4. The invention of claim 1 wherein at least one of the two writing voltages has a rectangular waveform.

5. The invention of claim 1 wherein the two writing voltaesa are algebriacally added from a zero slope plateau separate from the sustaining voltage.

6. The invention of claim 1 wherein the two writing voltages are algebraically added from a zero slope plateau which is a part of the sustaining voltage.

7. The invention of claim 1 wherein each writing voltage has a magnitude equal to or less than that of the sustaining voltage.

8. In a process for operating a multiple gas discharge display/memory panel comprising an ionzable gaseous medium in a gas chamber formed by a pair of opposed dielectric material charge storage members backed by electrode members, the electrode members behind each dielectric material member being transversely oriented with respect to the electrode members behind the opposing dielectric material member so as to define a plurality of discharge cells, and wherein a periodic sustaining voltage is continuously applied to all of the cells of the panel and writing voltage are applied to selected cells so as to discharge such cells, the improvement which comprises, producing a near zero voltage slope plateau condition in said periodic sustaining voltage, applying one writing voltage to one electrode of a discharge cell and applying a similar writing voltage to the opposing electrode of the cell such that the two writing voltages are algebraically added across the cell during said near zero slope plateau so as to cause a discharge in the cell, the amplitude of said near zero slope plateau being greater than zero volts and substantially less than the maximum amplitude achieved by the total applied sustaining voltage in one period, the magnitude of each writing voltage being equal to or less than the maximum amplitude achieved by the total applied sustaining voltage in one period, and the magnitude of either writing voltage alone being insufficient to write any cell in the panel.

9. The invention of claim 8 wherein the two writing voltages are of a different magnitude.

10. The invention of claim 9 wherein at least one of the two writing voltages has a rectangular waveform.

Patent Citations
Cited PatentFiling datePublication dateApplicantTitle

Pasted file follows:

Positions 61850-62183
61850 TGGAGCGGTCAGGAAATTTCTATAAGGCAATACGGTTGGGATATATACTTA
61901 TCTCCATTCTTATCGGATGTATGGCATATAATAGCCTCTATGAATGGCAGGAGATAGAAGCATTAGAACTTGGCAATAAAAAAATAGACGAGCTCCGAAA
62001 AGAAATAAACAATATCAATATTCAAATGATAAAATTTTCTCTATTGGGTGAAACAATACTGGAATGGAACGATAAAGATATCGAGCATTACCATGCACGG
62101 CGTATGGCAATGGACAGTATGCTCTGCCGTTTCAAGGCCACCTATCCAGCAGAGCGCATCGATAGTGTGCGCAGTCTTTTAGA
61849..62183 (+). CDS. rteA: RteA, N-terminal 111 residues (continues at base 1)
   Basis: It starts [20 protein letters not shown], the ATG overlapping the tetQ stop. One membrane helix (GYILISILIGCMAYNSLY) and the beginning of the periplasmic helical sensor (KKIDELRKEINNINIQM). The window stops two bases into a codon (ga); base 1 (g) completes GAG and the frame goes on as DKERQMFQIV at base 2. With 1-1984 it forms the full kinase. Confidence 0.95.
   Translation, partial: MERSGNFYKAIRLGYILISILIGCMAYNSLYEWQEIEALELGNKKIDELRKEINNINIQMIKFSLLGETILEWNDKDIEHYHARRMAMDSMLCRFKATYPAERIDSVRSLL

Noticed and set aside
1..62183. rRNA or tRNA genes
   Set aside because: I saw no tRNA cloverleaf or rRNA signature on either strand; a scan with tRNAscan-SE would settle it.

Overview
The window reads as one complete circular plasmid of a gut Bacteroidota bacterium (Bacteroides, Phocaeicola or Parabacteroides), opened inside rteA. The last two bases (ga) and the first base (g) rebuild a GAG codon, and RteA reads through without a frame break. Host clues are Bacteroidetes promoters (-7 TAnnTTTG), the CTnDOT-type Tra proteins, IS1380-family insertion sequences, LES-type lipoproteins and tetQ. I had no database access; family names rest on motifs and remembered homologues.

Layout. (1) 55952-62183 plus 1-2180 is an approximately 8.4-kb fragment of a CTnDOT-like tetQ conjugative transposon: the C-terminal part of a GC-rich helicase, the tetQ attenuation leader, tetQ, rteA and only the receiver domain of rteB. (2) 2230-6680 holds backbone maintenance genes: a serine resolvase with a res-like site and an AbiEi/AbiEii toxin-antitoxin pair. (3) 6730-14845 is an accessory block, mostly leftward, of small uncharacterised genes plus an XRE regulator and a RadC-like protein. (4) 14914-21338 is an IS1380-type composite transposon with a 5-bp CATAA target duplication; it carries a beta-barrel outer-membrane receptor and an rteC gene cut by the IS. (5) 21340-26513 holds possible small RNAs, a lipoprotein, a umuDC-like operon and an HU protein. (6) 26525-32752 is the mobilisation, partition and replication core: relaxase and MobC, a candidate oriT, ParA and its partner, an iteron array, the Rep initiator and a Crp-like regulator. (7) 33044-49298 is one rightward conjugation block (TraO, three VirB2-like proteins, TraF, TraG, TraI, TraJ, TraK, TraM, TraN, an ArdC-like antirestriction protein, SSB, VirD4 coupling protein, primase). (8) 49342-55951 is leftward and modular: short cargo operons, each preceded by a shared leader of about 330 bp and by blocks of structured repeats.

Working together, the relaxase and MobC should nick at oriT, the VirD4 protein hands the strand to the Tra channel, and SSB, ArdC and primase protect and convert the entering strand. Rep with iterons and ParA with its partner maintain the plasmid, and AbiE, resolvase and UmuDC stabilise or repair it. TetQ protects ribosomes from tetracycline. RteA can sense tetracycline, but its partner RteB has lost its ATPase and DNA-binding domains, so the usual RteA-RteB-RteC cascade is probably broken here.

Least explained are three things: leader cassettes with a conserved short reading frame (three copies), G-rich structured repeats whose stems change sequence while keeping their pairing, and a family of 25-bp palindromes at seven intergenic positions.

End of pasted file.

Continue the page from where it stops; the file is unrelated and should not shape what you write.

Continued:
US3627924 *May 16, 1969Dec 14, 1971Energy Conversion Devices IncFlat screen television system
US3686661 *Jul 6, 1970Aug 22, 1972Philips CorpGlow discharge matrix display with improved addressing means
Referenced by
Citing PatentFiling datePublication dateApplicantTitle
US3922583 *Jun 27, 1974Nov 25, 1975IbmMethod and means for increasing the operating range of gas panel displays
US3969715 *Jun 1, 1973Jul 13, 1976Ibm CorporationGas panel with improved write circuit and operation
US4030091 *Jan 30, 1976Jun 14, 1977Bell Telephone Laboratories, IncorporatedTechnique for inverting the state of a plasma or similar display cell
US6985125Jun 13, 2001Jan 10, 2006Imaging Systems Technology, Inc.Addressing of AC plasma display
US7122961Nov 29, 2005Oct 17, 2006Imaging Systems TechnologyPositive column tubular PDP
US7157854May 20, 2003Jan 2, 2007Imaging Systems TechnologyTubular PDP
US7176628May 19, 2005Feb 13, 2007Imaging Systems TechnologyPositive column tubular PDP
US7456808Feb 2, 2004Nov 25, 2008Imaging Systems TechnologyImages on a display
US7589697Aug 18, 2005Sep 15, 2009Imaging Systems TechnologyAddressing of AC plasma display
US7595774Aug 24, 2005Sep 29, 2009Imaging Systems TechnologySimultaneous address and sustain of plasma-shell display
US7619591Aug 23, 2005Nov 17, 2009Imaging Systems TechnologyAddressing and sustaining of plasma display with plasma-shells
US7911414Jul 24, 2007Mar 22, 2011Imaging Systems TechnologyMethod for addressing a plasma display panel
US8248328May 6, 2008Aug 21, 2012Imaging Systems TechnologyPlasma-shell PDP with artifact reduction
US8289233Nov 18, 2008Oct 16, 2012Imaging Systems TechnologyError diffusion
US8305301Nov 17, 2008Nov 6, 2012Imaging Systems TechnologyGamma correction
EP1801768A1Dec 22, 2005Jun 27, 2007Imaging Systems Technology, Inc.SAS Addressing of surface discharge AC plasma display
Classifications
U.S. Classification345/68, 345/208
International ClassificationH01J17/49, G09G3/28, G09G3/288
Cooperative ClassificationG09G3/293, H01J17/492, G09G3/297
European ClassificationG09G3/297, G09G3/293, H01J17/49D
Legal Events
DateCodeEventDescription
Jun 9, 1987ASAssignment
Owner name: OWENS-ILLINOIS TELEVISION PRODUCTS INC., SEAGATE,
Free format text: ASSIGNMENT OF ASSIGNORS INTEREST.;ASSIGNOR:OWENS-ILLINOIS, INC., A CORP. OF OHIO;REEL/FRAME:004772/0648
Effective date: 19870323
Free format text: ASSIGNMENT OF ASSIGNORS INTEREST;ASSIGNOR:OWENS-ILLINOIS, INC., A CORP. OF OHIO;REEL/FRAME:004772/0648
Owner name: OWENS-ILLINOIS TELEVISION PRODUCTS INC.,OHIO